Oil-rich South Su­dan faces fuel short­age as ‘peo­ple suf­fer’

The Daily Star (Lebanon) - - BUSINESS -

“In Septem­ber there was no fuel any­where,” Sam­son Ka­muya says. The ex­hausted 45-year-old hangs his head. He’s been wait­ing four days at a gas sta­tion in South Su­dan’s cap­i­tal, Juba, to no avail.

Wedged among hun­dreds of cars, trucks and des­per­ate civil­ians car­ry­ing empty jerry cans, he says the fuel sit­u­a­tion is un­like any­thing he’s seen in his eight years as a driver.

It is a cruel irony in the world’s youngest na­tion: 98 per­cent of South Su­dan’s econ­omy comes from oil, but the coun­try faces one of its worst fuel crises since civil war be­gan in 2013.

South Su­dan has Africa’s third­largest oil re­serves, with 3.5 bil­lion bar­rels. Based on gov­ern­ment fig­ures, cur­rent pro­duc­tion should bring in hun­dreds of mil­lions of dol­lars a year. But with­out re­finer­ies, the coun­try ex­ports crude oil and must im­port fuel.

Some ob­servers blame the gov­ern­ment and Nile Petroleum, the sole state-owned oil com­pany, for na­tion­wide fuel short­ages.

The sit­u­a­tion de­te­ri­o­rated when the gov­ern­ment “started mo­nop­o­liz­ing the fuel trade” by kick­ing out pri­vate oil com­pa­nies to con­trol ac­cess to U.S. dol­lars, says Ed­mund Yakani, ex­ec­u­tive di­rec­tor of the non­profit Com­mu­nity Em­pow­er­ment for Progress Or­ga­ni­za­tion.

Nile Petroleum says it can af­ford to bring in only enough fuel to serve one-third of South Su­dan’s pop­u­la­tion. It de­nies ex­pelling pri­vate com­pa­nies, say­ing the eco­nomic cri­sis forced them to leave.

“NilePet be­came re­spon­si­ble for the whole coun­try,” says Yiey Puoch Lur, its pub­lic re­la­tions di­rec­tor.

How­ever, some say the num­bers don’t add up, ac­cus­ing gov­ern­ment cor­rup­tion of wors­en­ing the coun­try’s over­all cri­sis. South Su­dan soon will en­ter its fifth year of fight­ing amid star­va­tion, mass dis­place­ment and al­le­ga­tions of war crimes.

“In­stead of us­ing oil rev­enue to pro­vide pub­lic ser­vices and im­prove the liveli­hoods of South Su­dan’s pop­u­la­tion, the rul­ing clique has used these funds to pro­cure weapons, fi­nance a hor­rific civil war and en­rich them­selves,” says J.R. Mai­ley, di­rec­tor of the in­ves­tiga­tive team at The Sen­try, a Wash­ing­ton-based group that has re­ported on links be­tween cor­rup­tion and mass atroc­i­ties.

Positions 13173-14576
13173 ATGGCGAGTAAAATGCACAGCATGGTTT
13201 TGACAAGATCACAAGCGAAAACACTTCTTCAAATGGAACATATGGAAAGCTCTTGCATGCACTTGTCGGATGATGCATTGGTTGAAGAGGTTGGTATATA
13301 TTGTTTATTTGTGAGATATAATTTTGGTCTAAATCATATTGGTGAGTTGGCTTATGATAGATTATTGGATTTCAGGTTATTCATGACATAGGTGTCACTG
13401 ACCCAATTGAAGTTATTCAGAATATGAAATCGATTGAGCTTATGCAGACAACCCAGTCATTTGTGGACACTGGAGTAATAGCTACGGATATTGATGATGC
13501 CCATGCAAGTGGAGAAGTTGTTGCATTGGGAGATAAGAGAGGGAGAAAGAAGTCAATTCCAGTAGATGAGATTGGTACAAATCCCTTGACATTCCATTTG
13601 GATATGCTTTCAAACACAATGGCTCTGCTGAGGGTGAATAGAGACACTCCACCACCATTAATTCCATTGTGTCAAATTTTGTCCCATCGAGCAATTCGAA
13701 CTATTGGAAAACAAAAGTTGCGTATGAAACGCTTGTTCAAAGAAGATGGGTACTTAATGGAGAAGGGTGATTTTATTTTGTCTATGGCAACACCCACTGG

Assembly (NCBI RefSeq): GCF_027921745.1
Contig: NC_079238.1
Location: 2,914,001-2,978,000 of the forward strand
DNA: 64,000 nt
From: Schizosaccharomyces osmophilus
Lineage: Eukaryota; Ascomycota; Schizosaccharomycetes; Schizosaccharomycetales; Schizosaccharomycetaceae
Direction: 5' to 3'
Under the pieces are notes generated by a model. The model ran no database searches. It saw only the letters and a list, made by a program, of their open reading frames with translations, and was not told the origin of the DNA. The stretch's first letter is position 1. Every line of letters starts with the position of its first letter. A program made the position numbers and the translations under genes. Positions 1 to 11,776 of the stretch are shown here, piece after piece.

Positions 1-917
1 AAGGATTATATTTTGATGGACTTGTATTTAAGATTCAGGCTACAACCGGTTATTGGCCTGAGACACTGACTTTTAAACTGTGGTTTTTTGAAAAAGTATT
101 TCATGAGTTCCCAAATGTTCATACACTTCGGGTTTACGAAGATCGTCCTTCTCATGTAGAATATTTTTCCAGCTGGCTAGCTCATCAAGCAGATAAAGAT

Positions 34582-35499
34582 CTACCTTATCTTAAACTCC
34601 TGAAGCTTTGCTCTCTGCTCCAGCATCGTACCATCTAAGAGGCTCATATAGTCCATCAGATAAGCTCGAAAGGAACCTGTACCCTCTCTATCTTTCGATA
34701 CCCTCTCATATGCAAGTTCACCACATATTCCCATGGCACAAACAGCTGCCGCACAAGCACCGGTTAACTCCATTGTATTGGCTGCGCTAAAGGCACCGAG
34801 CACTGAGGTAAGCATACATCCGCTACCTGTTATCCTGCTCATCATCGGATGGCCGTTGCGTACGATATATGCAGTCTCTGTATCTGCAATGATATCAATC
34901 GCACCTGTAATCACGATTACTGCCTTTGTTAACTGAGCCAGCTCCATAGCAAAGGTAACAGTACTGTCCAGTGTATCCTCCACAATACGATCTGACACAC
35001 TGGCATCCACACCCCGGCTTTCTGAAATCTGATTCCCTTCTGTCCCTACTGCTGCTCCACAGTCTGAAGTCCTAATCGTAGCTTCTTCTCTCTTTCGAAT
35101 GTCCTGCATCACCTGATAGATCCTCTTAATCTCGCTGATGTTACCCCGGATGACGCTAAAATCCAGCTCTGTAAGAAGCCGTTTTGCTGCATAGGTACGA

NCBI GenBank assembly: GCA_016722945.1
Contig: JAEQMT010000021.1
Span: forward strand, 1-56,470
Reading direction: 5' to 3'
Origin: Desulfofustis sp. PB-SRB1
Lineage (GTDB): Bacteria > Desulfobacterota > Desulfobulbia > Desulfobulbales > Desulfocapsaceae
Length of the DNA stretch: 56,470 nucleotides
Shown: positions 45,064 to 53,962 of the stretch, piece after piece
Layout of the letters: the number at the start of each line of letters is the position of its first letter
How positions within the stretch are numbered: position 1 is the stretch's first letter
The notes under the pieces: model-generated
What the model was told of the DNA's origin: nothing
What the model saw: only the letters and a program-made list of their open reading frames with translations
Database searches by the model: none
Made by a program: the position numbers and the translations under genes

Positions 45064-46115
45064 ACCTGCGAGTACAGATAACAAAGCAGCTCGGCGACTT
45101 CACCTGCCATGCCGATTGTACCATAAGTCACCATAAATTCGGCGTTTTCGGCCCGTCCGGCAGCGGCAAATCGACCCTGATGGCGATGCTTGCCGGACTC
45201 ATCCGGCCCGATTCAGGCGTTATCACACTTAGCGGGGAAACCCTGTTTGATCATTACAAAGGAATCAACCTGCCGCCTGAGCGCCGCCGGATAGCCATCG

“The money’s be­ing kept abroad,” a mem­ber of South Su­dan’s Par­lia­ment, who spoke on con­di­tion of anonymity out of fear for his safety, told the As­so­ci­ated Press. The money the gov­ern­ment should be re­ceiv­ing for oil ex­ports is enough to fuel the en­tire coun­try, the law­maker says.

Nile Petroleum de­nies wrong­do­ing, blam­ing the lack of funds on a re­duc­tion in South Su­dan’s oil pro­duc­tion from al­most 300,000 bar­rels a day be­fore the civil war to roughly 130,000. It says de­clin­ing global oil prices and the civil war’s dam­age to oil fa­cil­i­ties have hurt.

As South Su­dan held its first oil and power con­fer­ence Wed­nes­day, Min­is­ter of Petroleum Ezekiel Lol Gatkuoth said the gov­ern­ment is mov­ing “ag­gres­sively” to pro­duce more oil, with tar­get pro­duc­tion of 280,000 bar­rels per day in the com­ing year. The min­is­ter said four re­finer­ies would be built in the coun­try, with one in Ben­tiu un­der­way.

Gatkuoth wel­comed for­eign in­vestors, say­ing they would team up with NilePet, then quipped that he wasn’t “en­cour­ag­ing them to leave – im­me­di­ately.”

Civil­ians feel the brunt of the cri­sis. Driv­ers like Ka­muya often hire peo­ple to sleep in their parked cars at the pumps while they bor­row other trans­port to keep work­ing.

Ka­muya says he has been forced to buy fuel on the black mar­ket for al­most 10 times the usual price. In­stead of pay­ing 1,200 South Su­danese pounds ($6.50) for 60 liters at the pump, he has paid up to 10,800 South Su­danese pounds ($58) for just 20 liters.

In ad­di­tion, gov­ern­ment sol­diers have been ac­cused of threat­en­ing civil­ians at gas sta­tions and cut­ting in line in or­der to stock up on fuel to sell il­le­gally.

“If some­one tells you to move with a gun you can’t ar­gue,” says Si­mon Kin­uthia, a driver in Juba.

The army de­nies the al­le­ga­tions. Other than a few iso­lated in­ci­dents sol­diers “don’t break the rules,” says spokesman Lul Ruai Koang.

Last month the Trump ad­min­is­tra­tion took ini­tial steps to tar­get those re­spon­si­ble for un­der­min­ing sta­bil­ity in South Su­dan, by im­pos­ing sanc­tions on two se­nior mem­bers of gov­ern­ment, the for­mer mil­i­tary chief of staff and three lo­cal com­pa­nies.

“Cor­rupt of­fi­cials and their fa­cil­i­ta­tors that par­tic­i­pate in the oil sec­tor should be sub­jected to tar­geted net­work sanc­tions,” says Brad Brooks-Ru­bin, pol­icy di­rec­tor for The Sen­try.

Brooks-Ru­bin added an em­bargo should not be placed on South Su­dan’s oil in­dus­try as a whole.

“Fuel is con­nected to ev­ery­thing,” Kin­uthia says. “And right now, it’s mak­ing peo­ple suf­fer.”

Peo­ple can wait for days for gas sta­tions to open and sell them fuel.

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